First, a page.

Maximum Ride: A New Kind of Superhero

Maximum Ride: The Angel Experiment . New York- Little, Brown and Company. 2005

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“Meet Max. Welcome to her Nightmare”: so begins the reader’s adventure with superhuman teen Maximum Ride!

Maximum Ride, a fourteen year old superhuman, has anything but a conventional life, she and her flock of five siblings live without parents and can fly! These children- fourteen year olds Max, Fang and Iggy, eleven year old Nudge, eight year old Gasman and six year old Angel- have rather mysterious pasts; all they know is that they were raised in a laboratory called The School, and they have wings! At The School the kids were treated like lab mice, and gained their flying abilities when the scientists experimented by crossing their DNA with avian DNA, the result: super kids. Although they are not all biological siblings; their experiences have given them the bonds of brothers and sisters, they call themselves the Flock. After escaping with the help of a rogue scientist, Jeb, the kids get to live in freedom for the first time in their lives.

The story begins four years later, when Max and her family are living peacefully, but alone far away from The School. Jeb has disappeared two years earlier, and the children assume he is dead. Jeb’s absence has put Max, as the oldest, in the position of caregiver and leader to the whole flock. The primary concern for these kids is staying away from The School, and the mutant wolf-teens, called Erasers, created by the School. Erasers, “usually armed, always bloodthirsty,” as Max describes them, have one mission- to kill Max and the flock. An unfortunate and unexpected turn of events leads to the Erasers kidnapping Angel, the baby of the flock. This sends Maximum and her brothers and sisters on an unimaginable journey to save Angel and learn the truth about themselves and their mysterious pasts. Max is challenged to the extreme when she is told , “you were created for a reason…Max, that reason, that purpose is: You are supposed to save the world.”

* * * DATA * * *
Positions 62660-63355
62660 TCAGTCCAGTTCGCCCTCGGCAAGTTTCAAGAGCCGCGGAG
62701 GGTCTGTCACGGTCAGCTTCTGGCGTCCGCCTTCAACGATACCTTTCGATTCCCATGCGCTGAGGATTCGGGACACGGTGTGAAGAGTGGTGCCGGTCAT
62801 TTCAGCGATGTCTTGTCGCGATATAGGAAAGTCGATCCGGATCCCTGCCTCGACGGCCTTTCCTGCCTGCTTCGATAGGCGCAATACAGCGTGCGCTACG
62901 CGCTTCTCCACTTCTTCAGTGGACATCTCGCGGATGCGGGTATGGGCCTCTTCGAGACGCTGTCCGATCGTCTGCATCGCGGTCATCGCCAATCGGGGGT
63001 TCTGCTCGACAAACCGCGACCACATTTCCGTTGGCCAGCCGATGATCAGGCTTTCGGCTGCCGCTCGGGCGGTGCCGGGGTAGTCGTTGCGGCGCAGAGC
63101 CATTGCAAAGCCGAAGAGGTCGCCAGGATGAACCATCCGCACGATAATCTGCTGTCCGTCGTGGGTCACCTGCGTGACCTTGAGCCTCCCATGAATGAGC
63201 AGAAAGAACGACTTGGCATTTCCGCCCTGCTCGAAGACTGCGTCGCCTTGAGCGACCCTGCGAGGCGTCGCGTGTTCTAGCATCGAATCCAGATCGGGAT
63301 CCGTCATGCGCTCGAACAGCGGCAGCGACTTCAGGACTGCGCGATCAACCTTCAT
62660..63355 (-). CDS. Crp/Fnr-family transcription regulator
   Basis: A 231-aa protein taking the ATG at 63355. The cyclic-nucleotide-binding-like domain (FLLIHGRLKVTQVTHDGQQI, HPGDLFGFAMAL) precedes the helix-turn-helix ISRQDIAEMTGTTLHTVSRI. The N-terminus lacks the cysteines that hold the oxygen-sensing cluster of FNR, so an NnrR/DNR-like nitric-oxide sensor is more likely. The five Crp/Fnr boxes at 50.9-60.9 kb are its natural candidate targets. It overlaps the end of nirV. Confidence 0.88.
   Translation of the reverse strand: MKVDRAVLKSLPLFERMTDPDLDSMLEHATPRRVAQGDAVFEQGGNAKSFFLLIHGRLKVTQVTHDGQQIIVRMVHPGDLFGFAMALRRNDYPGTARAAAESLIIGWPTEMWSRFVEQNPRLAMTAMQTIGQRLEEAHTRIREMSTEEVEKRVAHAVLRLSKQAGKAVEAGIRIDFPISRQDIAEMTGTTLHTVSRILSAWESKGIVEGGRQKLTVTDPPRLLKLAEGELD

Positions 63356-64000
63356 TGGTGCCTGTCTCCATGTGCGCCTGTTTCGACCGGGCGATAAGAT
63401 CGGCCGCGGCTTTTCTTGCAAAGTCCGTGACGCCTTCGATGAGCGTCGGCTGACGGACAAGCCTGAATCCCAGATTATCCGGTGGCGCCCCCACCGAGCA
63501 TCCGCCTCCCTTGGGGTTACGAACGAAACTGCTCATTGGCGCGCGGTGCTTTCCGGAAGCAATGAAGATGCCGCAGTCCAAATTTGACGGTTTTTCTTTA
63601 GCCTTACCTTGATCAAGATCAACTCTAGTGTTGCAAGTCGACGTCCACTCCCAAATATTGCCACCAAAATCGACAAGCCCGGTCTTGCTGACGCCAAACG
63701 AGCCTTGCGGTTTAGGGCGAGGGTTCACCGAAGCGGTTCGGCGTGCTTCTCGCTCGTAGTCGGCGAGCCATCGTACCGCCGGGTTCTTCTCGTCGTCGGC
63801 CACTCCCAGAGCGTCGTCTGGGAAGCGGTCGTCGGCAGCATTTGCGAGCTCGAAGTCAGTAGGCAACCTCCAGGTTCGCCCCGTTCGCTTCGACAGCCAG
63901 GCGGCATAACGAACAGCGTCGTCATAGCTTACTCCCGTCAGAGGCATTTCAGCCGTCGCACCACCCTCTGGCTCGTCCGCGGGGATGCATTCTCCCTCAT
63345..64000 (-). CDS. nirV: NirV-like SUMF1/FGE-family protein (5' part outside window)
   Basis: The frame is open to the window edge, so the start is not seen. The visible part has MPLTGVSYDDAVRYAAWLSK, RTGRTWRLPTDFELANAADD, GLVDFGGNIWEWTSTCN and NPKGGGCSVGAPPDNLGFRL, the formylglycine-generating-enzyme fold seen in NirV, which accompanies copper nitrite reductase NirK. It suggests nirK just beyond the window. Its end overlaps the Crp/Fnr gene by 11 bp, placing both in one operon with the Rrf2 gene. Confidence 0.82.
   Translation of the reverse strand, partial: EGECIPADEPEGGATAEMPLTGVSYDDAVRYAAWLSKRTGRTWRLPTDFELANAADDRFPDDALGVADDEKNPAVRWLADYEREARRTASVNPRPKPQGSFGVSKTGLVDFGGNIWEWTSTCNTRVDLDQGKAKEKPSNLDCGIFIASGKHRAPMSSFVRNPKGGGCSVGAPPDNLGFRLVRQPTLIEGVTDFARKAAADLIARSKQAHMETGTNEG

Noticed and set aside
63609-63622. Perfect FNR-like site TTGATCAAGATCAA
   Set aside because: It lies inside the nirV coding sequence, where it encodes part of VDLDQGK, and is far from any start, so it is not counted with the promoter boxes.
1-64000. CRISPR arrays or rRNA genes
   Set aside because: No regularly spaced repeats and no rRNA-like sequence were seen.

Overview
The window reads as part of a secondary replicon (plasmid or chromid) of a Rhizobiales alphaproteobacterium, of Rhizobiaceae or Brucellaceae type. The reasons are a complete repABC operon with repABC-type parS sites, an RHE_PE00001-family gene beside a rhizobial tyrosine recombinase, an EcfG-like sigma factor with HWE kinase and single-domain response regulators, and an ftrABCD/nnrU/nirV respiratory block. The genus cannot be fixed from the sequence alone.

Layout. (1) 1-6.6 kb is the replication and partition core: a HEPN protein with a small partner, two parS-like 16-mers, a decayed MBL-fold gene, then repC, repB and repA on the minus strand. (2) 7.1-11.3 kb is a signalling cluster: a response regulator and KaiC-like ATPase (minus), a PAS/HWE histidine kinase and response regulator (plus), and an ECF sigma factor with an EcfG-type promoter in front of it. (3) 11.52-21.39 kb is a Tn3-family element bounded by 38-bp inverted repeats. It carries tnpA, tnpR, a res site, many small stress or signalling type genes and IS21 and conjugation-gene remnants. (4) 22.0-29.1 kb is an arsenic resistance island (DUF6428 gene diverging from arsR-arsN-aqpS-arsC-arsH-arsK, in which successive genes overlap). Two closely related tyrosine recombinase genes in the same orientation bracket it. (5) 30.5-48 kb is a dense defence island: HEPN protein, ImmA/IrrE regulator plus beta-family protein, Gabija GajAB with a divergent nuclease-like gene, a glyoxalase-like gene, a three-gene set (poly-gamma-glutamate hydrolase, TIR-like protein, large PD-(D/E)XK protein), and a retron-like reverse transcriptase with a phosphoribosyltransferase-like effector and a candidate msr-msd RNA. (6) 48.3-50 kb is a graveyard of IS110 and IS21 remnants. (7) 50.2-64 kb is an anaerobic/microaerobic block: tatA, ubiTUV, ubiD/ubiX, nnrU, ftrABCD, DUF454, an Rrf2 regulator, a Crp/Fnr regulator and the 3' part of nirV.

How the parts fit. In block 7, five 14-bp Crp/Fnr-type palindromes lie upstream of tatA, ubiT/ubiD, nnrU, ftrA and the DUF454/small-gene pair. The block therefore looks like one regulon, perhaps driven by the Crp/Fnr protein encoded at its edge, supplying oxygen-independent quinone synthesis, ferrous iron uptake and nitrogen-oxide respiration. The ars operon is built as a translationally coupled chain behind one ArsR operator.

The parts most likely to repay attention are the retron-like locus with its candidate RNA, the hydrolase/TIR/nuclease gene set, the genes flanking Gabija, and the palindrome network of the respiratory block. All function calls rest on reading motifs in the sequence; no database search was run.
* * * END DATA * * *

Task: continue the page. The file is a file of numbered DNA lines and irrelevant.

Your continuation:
Her ability to fulfill this purpose is shown as she proves to be a natural leader and strong role-model for her siblings. Her quick thinking, determination to stay positive and do what needs to be done as well as her superhuman abilities serve as her tools on this challenging journey.

Maximum Ride is like X-men for a new generation. The strong and brave female protagonist, Max, is a character that any reader can learn to love. Max's narrative style allows the reader to better understand her personality and gain a personal investment in her story.